Why do philosophers care about answering question on identity or consciousness?

There is one very general reason and two more specific reasons that philosophers are interested in the question of whether consciousness is identical to a particular bodily state.

The general reason is this: we are interested in knowing what the most basic constituents of the world are, and how they are related. If consciousness is not identical to a bodily state, then wewant to know what sort of thing it is and how it seems to be able tointeract with the body. But if consciousness is identical to a particular pattern of brain waves, for example, then we are justified in thinking that mental states are not something different than physical states and consciousness can be understood through the study of the brain. In short, we want to clarify different categories of existence, eliminating the confusions that result from thinking that there are two (or more) things when there is just one, or thinking that that there is just one thing when there are actually two (or more).

A more specific, existential reason that we are interested in whether consciousness is identical to a bodily state concerns the possibility of life after death. If consciousness is identical to a particular bodily state, then it cannot continue after that bodily state ceases to exist. So those who think that there is life after death must reject the claim that consciousness is identical to a bodily state. (There are physical particles and forces that continue after the death of a particular body, of course, so if consciousness is identical to these particles and forces then it may continue after a particular body ceases to exist. Most identity theories, however, equate consciousness with a brain state.)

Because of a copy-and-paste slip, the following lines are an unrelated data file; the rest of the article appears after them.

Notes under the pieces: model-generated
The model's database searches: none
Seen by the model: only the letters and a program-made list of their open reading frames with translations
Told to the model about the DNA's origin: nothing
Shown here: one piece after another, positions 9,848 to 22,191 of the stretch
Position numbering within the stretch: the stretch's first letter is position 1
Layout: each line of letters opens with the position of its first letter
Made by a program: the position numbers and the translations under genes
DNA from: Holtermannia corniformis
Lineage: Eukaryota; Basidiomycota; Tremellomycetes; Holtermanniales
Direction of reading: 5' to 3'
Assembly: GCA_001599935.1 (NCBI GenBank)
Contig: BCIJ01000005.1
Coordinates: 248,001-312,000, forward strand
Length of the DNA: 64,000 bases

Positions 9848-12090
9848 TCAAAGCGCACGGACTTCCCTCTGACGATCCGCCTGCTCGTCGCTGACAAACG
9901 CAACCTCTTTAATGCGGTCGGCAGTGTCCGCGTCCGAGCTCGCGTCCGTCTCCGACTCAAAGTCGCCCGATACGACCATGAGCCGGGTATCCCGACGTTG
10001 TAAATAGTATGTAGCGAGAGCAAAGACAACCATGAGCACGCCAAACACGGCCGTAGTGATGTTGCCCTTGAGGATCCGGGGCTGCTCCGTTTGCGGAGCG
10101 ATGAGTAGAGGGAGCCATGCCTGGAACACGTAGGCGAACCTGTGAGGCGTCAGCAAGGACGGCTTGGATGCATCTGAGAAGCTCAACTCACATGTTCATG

There is also a social or ethical reason for being interested in whether consciousness is identical with a physical state of the body. If there is such an identity, then anything that lacks the relevant physical state (a robot, an insect, a Martian, or a cloud of dust) also lacks consciousness, and needn't be treated as though it were conscious. On the other hand, if there is not such an identity, then there could be consciousness in many places we don't expect it to be, and an appropriate sort of humility is called for.

Read another response by Jennifer Church
Read another response about Consciousness, Identity, Philosophy